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What Is Task Mining? A Discussion With Our CEO

There’s a new kid on the block – Task Mining. Our CEO introduces newly developed task mining tech, describes how it works and the differences between it and Process Mining.


As companies are looking past RPA implementations and towards Hyper-Automation or Intelligent Automation, they need to understand new process related technologies such as Process Mining. However, there’s a new kid on the block – Task Mining, and people are beginning to ask me what this is all about.

Essentially, Process Mining and Task Mining both have the same goal: to understand business processes automatically without human interaction.  However, they go about it in two completely different ways and are not interchangeable. They have their own set of advantages and disadvantages and are useful for two separate things. Yet, synergy can exist when they are combined together.


Firstly, I’d like to take some time to explain the evolving terminology because at the moment it can be quite confusing.

Sometimes new technologies can take some time to settle on a universally accepted name or term. When this is happening, one or more terms can be used for essentially the same thing.  It’s still happening with Process Mining (formerly called ABPD, now becoming increasingly known as Process Intelligence).  

With Task Mining, the names could leave you scratching your head. Task mining is sometimes referred to as Process Discovery – a general term which also refers to the traditional activity of interviewing users to understand a business process.  I’ve also seen it referred to as Process Mining, which is just downright wrong and I sometimes wonder if deliberately misleading.  One company has even started to call it ABPD which is a bit of a throwback.  At Arkturus, we think Task Mining is the right term for what it actually does, which has more to do with the tasks a user performs rather than complete business processes.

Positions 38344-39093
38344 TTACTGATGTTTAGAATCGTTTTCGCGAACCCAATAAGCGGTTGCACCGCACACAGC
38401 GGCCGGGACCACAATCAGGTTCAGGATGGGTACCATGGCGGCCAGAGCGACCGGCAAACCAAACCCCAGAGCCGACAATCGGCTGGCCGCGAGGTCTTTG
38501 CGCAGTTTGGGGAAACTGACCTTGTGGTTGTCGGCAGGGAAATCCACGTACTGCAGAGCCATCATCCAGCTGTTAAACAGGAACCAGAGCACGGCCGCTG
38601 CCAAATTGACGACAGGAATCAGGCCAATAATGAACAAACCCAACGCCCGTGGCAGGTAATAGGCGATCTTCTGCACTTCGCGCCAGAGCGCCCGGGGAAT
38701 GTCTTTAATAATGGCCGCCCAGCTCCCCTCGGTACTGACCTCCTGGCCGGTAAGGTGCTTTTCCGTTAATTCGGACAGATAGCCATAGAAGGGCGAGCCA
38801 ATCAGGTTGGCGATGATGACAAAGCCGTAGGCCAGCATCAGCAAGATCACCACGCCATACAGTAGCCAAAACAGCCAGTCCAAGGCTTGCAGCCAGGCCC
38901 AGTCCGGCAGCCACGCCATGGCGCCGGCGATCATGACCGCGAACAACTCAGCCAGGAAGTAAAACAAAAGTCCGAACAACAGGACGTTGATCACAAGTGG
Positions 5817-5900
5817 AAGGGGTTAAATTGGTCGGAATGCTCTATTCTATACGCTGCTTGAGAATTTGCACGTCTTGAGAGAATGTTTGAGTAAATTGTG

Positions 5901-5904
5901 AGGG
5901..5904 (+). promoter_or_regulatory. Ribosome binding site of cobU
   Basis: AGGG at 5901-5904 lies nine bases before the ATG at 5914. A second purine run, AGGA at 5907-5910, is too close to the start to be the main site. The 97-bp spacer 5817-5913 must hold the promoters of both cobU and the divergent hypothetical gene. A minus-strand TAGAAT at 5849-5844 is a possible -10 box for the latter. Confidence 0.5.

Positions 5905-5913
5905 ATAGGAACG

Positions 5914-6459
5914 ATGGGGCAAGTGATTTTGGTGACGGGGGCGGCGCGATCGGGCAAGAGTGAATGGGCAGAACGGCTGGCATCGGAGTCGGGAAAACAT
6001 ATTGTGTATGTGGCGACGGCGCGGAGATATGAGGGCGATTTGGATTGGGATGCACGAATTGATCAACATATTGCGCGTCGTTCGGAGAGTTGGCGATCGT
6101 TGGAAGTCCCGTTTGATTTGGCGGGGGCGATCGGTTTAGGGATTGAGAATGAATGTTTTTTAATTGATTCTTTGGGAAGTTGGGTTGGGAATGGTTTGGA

What is it?

Task mining is a new technology that watches what a user does and generates data from it.  It then uses that data to form a very detailed understanding of the steps or tasks that a user performs when they do their work.

How does it work?

Task mining requires the installation of a small program on user desktops that run in the background, and monitor everything that a user does.  It captures keystrokes, mouse movements, switching between applications, opening of files, pressing buttons – basically everything a user does.  It also records screenshots and uses OCR to extract information (field labels and field contents) from those screens.

From all this, it generates very detailed data about what the user was doing, and then uses AI and Machine Learning techniques to see through all that data, filter out “noise”, find patterns, group actions together and to work out the tasks that the user is performing.  

For privacy purposes, you can define a list of applications that it ignores or monitors, and some products even allow you to obfuscate certain fields of information.

They are then able to generate a list of events that might look like this:

  • Open File Explorer
  • Navigate to “Orders” folder
  • Open “New Ordres.xlsx” file
  • Open “Salesforce”
  • Click “New Order”
  • Copy from Excel column A
  • Paste into

What is it used for?

Task mining gives you a very detailed view of the steps users take to perform their work. It captures how long they take to do things, and how they deal with exceptions. As mentioned it also captures screenshots.

For this reason, it is very good for producing a detailed, step by step description of the task, or a Task Description document, complete with screenshots.

This document can be useful for the purposes of understanding the overall process, and so it can be used as input into the discovery of the end to end process that the task was a part of.  The document can also be useful for process documentation purposes, as well as training of users.

Importantly, this document can be used as input to an RPA tool for the purposes of automating that task. In fact, some RPA vendors are seeking to automate the automation by developing task mining capability.

What can’t it be used for?

Unless the process is small and performed by a single user, then Task Mining cannot give you a holistic view of an entire business process, end to end.

In most large organisations that have large complex processes, the tasks that make up those processes can span multiple user roles, systems, and geographical locations.  So Task Mining does not give a full process end to end view.  For this reason, it is (or should be) referred to as Task Mining rather than Process Mining.  It also doesn’t capture all the cases going through the system, unless you have 100% coverage of all users in the organisation with the tool, which is rarely the case.  

Furthermore, Task Mining only generates data once you install it and turn it on, so you can only analyse the data you have from that moment on.  

We hope you found this introduction to Task Mining useful. In a future blog we will discuss the differences between the two technologies more, and describe how they can best be used together.